The measure promises to greatly increase the amount of money baseball players and others are able to earn, and seems geared toward stemming a continuing wave of defections by athletes who are lured abroad by the possibility of lucrative contracts, sapping talent from national squads.
It was not immediately clear if the ruling would let Cuban baseball players jump to the U.S. Major Leagues without restrictions at home or under U.S. laws that restrict money transfers to the communist-led island.
Athletes will be eligible to play abroad as long as they fulfill their commitments at home, the Communist Party newspaper Granma reported.
"It will be taken into account that they are in Cuba for the fundamental competitions of the year," Granma said.
The paper said the decision was approved at a recent session of the Council of Ministers, which is headed up by President Raul Castro.
"International experiences, including 10 sporting laws of various Latin American nations, were studied," it added.
Until now, few Cuban baseball players have been permitted to play abroad. Alfredo Despaigne spent this summer with the Pirates of Campeche, Mexico. Previously, Omar Linares played in Japan.
In the 1990s, some athletes in other sports such as volleyball played in European leagues.
A number of athletes, especially baseball players, have defected in recent months and years. They include Yasiel Puig, who signed a multimillion-dollar contract with the Los Angeles Dodgers.
Professional sports were outlawed under Fidel Castro in 1961, two years after the Cuban Revolution. [x]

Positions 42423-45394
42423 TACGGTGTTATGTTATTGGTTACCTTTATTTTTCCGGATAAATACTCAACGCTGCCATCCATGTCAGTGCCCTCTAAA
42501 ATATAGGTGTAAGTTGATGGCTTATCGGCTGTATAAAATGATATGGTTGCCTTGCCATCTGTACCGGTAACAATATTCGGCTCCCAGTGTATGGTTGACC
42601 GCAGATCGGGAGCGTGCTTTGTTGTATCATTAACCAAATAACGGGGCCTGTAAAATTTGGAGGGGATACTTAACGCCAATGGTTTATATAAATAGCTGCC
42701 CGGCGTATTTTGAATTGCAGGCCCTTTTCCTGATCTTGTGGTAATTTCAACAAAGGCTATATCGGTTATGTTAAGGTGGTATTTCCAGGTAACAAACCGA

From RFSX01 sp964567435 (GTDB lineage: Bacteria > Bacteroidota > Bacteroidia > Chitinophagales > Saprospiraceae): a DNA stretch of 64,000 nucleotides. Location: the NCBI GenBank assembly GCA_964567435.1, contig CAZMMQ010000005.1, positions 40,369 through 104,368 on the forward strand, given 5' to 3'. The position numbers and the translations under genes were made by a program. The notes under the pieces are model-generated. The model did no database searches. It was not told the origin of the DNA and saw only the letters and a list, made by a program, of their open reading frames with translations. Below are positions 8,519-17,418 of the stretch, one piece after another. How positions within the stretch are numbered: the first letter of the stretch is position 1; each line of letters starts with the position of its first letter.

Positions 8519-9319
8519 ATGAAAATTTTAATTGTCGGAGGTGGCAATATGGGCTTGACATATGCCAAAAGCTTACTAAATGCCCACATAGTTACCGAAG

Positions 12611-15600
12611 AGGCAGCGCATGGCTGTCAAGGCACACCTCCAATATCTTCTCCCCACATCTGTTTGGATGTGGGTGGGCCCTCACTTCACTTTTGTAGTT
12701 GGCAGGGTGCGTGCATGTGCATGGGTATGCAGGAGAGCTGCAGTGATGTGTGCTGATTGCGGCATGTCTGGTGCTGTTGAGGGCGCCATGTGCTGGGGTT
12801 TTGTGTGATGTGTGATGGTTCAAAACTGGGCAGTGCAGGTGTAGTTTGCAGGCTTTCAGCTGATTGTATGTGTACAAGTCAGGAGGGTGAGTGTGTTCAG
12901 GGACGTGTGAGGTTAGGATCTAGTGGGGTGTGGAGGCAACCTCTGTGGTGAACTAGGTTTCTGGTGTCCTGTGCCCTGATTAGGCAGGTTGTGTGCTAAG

Marquis Taylor quits Wall Street job to help Impoverished youth through basketball
Buck, Formerly Abused Dog, To ‘Throw’ First Pitch At Houston Astros Game
Buck first made headlines in January after he was found left for dead in a garbage bag in Conroe, Tex. The 3-year-old mixed breed had been shot in the head and face with a pellet gun, according to the Montgomery County Police Reporter. But kind strangers and an online campaign saved his life.
Nearly eight months later, the resilient pup has been invited to "throw" the first pitch at a Sunday’s Houston Astros game, KPRC reports. Buck will represent The Buck Foundation — a nonprofit that one of his rescuers, Tami Augustyn, began in his honor.
When Buck was first found, Augustyn set up the Facebook page, 'Buck Needs Bucks for his Buckshot Injuries' to raise money for his medical expenses. The response was overwhelming.
“All of the support I got made me realize I had an opportunity, not only to help other animals but also raise awareness of animal abuse, animal cruelty, and animal welfare issues,” Augustyn told KPRC.
Despite being nearly blind in both eyes, Buck refuses to slow down. Right now, he’s the September cover star of 'Texas Dogs & Cats' magazine. And on an almost daily basis, Augustyn posts pictures of the pup’s recovery to his Facebook page. [x]
Nick’s First Pitch: How Google Fiber made teen’s baseball dream a reality
In June, Nick LeGrande threw the first pitch at the Oakland Athletics game — from more than 1,800 miles away.
The 14-year-old from Kansas City, Mo., is battling a rare blood disease that prevents him from being around large crowds. But thanks to his family, the baseball community, and Google Fiber, his big league dream became a reality.
Google Fiber is the company’s new, ultra-high-speed Internet service. The technology made it possible for Legrande to control a special pitching robot in Oakland all the way from a Google facility near his hometown.
On Thursday, Google released a heartwarming video about the teen’s journey.
"I like everything about [baseball]. I don’t know what I don’t like," Legrande says in the video. "I don’t like sitting on the bench."
Thankfully, despite his illness, he didn’t have to. [x]
3-year-old Chinese snooker star plays like the pros
Wang Wuka has been learning snooker, a game similar to billiards, from his father for more than two years. The boy, who vows to be a top player, trains for five hours a day.